Strength Training (Care of the Young Athlete)

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Strength training (or resistance training) uses
a resistance to increase an individual’s ability to exert force. It
involves the use of weight machines, free weights, bands or tubing, or the
individual’s own body weight. This is not the same as Olympic lifting,
power lifting, or body building, which requires the use of ballistic movements
and maximum lifts and is not recommended for children.

The following are answers from the American Academy
of Pediatrics to common questions about strength training.

What are the risks of strength training?

The risks of participating in an unsupervised
strength training program include injury to the discs and growth plates of the
spine and even occasionally death from weights landing on the chest wall. A
well-supervised program has a coach-to-student ratio of 1:10 or less and proper
certification of the instructor. Significant injuries are rare in
well-supervised programs, but can include stress fractures of the shoulder
(osteolysis) or spine (spondylolysis), muscle strains, disc herniation, and
tendinitis. Misuse of anabolic steroids to improve physique is another possible
risk.

What are common strength training myths?

Myth Reality
Strength training results in loss of flexibility. Research shows that strength training does not decrease
flexibility and that incorporation of a stretching program has
resulted in improved flexibility.
Strength training is dangerous to growth plates. Strength training is not harmful to the growth plates when done
in supervised settings using low weight and high repetitions. In
fact, research shows that it is safer than playing soccer,
football, and basketball.
Strength training will not result in an increase in strength
until puberty.
Well-designed strength training programs of at least 8
weeks’ duration can increase strength by 30% to 50%.
However, in young athletes, these changes happen by changing how
the muscle works rather than increasing the muscle size.

What are the benefits of strength training?

Strength training improves muscle strength and
stamina. Regular participation in strength training improves cardiac (heart)
health, body composition, and bone mineral density, and decreases cholesterol
levels. It is particularly helpful for overweight (obese) youth because it
increases lean body mass and metabolic rate without the extra stress on the
body. In some sports (like swimming or tennis), strength training may prevent
common rotator cuff problems. Research also shows a possible reduction in knee
injuries in girls when strength training is combined with a plyometric (jumping)
program.

Who should not participate in strength training?

Strength training is not recommended for people
with the following:

  • Uncontrolled high blood pressure

  • Seizure disorders

  • Prior history of childhood cancers
    treated with chemotherapy

Children with complex congenital heart disease
should get an OK by a pediatric cardiologist before starting a strength training
program.

When can my child start strength training?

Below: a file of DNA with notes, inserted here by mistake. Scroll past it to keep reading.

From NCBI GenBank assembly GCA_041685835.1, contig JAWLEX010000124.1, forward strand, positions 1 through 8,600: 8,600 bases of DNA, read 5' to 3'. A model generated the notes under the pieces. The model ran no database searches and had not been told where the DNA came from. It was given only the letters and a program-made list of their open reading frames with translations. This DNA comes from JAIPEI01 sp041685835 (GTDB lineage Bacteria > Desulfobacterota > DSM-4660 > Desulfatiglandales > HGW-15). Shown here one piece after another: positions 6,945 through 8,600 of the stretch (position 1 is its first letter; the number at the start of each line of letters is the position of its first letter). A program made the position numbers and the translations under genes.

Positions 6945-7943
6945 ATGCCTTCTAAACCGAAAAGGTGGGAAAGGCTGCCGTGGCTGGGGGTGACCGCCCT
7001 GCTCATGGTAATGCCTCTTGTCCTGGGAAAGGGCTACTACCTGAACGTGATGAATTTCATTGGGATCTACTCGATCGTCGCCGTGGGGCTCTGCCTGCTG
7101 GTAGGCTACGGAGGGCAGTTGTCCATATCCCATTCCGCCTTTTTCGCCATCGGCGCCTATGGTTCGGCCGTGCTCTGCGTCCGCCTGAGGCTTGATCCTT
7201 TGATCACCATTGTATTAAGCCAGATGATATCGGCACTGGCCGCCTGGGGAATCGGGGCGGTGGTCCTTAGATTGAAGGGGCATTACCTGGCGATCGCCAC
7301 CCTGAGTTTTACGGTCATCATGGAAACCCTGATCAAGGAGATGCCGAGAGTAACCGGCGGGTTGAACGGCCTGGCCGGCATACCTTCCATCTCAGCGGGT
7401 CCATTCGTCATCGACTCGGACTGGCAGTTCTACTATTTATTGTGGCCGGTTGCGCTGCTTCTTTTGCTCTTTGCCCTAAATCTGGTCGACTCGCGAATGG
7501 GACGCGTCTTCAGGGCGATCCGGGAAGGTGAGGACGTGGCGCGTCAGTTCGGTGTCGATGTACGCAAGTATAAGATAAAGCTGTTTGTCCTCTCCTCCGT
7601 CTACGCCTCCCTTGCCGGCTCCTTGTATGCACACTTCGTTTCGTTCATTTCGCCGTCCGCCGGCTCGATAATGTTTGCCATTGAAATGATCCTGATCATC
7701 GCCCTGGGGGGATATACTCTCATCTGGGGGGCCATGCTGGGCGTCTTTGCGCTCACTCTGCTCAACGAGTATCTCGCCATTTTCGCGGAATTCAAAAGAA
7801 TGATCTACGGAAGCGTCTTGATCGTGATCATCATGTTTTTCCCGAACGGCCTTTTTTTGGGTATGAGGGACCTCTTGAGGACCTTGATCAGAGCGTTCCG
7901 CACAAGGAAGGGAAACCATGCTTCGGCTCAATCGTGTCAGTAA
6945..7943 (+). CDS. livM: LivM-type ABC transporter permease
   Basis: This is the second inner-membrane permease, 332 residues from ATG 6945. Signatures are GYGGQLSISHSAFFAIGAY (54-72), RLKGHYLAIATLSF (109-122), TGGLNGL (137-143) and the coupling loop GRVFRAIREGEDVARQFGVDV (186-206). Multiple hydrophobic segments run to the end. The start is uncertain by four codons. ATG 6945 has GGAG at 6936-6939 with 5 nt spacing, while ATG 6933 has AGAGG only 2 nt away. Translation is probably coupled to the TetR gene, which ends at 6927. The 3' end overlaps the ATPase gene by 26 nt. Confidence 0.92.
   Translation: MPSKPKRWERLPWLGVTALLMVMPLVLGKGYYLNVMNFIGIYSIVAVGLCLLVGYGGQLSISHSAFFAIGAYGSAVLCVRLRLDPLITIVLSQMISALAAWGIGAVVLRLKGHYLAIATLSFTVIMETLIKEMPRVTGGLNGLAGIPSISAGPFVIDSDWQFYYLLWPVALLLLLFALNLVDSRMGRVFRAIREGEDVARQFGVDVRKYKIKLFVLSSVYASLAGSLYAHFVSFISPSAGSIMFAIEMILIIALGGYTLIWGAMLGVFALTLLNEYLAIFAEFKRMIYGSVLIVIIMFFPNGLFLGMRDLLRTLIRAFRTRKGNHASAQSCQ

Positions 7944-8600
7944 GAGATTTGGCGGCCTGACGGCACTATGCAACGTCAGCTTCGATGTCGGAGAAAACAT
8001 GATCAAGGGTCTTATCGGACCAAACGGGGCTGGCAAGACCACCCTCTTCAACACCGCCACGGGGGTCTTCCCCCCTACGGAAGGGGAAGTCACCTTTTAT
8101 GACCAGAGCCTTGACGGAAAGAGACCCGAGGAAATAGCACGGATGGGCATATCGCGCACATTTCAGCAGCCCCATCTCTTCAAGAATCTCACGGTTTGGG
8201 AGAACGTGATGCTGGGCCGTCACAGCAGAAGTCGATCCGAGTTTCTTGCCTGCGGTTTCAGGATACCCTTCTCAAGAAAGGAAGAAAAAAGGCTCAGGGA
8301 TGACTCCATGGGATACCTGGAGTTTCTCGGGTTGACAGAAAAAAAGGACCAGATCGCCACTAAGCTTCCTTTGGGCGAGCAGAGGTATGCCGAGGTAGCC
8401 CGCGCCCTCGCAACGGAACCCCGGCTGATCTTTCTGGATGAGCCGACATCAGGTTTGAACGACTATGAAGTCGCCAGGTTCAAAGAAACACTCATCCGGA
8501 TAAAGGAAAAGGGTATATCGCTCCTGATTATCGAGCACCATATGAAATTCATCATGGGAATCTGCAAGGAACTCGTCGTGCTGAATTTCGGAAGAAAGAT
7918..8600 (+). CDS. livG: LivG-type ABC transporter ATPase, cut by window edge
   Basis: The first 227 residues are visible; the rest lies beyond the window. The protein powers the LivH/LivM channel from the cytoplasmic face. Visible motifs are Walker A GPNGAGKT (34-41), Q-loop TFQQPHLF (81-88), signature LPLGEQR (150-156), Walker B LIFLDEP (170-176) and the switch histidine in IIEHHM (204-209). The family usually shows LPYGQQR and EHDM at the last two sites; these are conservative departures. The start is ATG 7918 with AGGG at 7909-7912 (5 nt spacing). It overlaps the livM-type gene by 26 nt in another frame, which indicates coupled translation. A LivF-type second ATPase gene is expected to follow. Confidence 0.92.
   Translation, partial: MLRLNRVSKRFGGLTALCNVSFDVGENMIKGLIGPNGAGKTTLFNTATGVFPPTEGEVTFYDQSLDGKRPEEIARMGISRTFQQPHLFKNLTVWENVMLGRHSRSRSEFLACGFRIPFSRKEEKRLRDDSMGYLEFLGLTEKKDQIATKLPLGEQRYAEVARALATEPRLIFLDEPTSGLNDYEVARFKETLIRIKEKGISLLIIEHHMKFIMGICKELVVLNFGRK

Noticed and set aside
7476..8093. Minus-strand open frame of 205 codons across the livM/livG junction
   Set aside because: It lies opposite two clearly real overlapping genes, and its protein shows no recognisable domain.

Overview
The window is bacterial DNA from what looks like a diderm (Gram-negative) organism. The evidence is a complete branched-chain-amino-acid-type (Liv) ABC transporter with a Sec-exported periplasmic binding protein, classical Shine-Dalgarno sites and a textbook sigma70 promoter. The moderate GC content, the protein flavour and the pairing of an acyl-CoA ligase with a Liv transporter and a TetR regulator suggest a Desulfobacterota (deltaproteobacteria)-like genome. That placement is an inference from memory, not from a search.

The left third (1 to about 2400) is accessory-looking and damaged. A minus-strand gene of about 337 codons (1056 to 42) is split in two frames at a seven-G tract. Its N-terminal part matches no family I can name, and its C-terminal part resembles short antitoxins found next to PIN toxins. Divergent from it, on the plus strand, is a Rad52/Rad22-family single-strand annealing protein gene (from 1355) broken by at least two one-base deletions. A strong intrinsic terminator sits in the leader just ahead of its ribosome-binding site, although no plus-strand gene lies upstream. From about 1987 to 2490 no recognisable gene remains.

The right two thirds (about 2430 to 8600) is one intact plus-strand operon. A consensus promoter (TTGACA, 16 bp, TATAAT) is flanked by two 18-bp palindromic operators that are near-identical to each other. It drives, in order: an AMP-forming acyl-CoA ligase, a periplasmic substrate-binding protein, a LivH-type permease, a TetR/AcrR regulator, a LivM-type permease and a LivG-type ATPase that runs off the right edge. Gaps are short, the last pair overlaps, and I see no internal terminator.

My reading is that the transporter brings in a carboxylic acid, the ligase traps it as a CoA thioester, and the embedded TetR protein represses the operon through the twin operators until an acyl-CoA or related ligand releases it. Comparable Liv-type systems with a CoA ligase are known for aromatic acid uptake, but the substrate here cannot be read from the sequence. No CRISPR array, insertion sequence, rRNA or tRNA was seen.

The proper age is based on the following:

  • Maturity (if the child has reached
    certain developmental milestones)

  • The type of sport the child wants to
    play

  • A desire to participate

  • The discipline to train several times a
    week

  • The ability to listen and follow
    directions

Most young athletes have these characteristics
and can maintain proper balance and postural control by around 7 or 8 years of
age.

What are the key components in a strength training program?

To get the most out of strength training,
athletes should

  • Include aerobic training along with
    strength training.

  • Train 2 to 3 times a week for 20 to 30
    minutes.

  • Warm up and cool down for at least 10
    minutes.

  • Practice all lifts without weights to
    make sure form and technique are correct. As techniques are mastered,
    weights can be slowly added.

  • Work all major muscle groups including
    the core. Joints should be moved through a full range of motion.

  • Do 2 to 3 sets of 8 to 15
    repetitions.

  • Train for a minimum of 8 weeks.

  • Gradually increase weights by no more
    than 10% per week.

How can injuries be prevented?

To prevent injuries, keep the following in
mind:

  • Use proper techniques when lifting.

  • Adjust machines for height.

  • Always wear proper clothing and
    closed-toe shoes with good traction.

  • Always weight train with proper
    supervision and spotting.

  • Start each session with a 10- to
    15-minute warm-up. Avoid rapid breathing (hyperventilation), bearing
    down, or holding your breath while lifting.

  • No maximum 1 repetition, maximum
    weights, or ballistic maneuvers should be performed before reaching
    skeletal maturity.

  • Stop lifting at once if pain is
    felt.

Where can I learn about qualified strength trainers?

There are many different strength training
certification programs in the United States. Some require only an open- book
test to become certified, while others require a college degree, CPR training,
written and practical examinations, and continuing education to maintain
certification. We recommend that, at a minimum, the program be certified through
the National Committee for Certifying Agencies.

The organizations with the most national
recognition are the National Strength and Conditioning Association (www.nsca-lift.org), the American Council on Exercise
(www.acefitness.org), and the American College of Sports Medicine (www.acsm.org).

Listing of resources does not imply an endorsement
by the American Academy of Pediatrics (AAP). The AAP is not responsible for the
content of the resources mentioned in this publication. Web site addresses are
as current as possible, but may change at any time.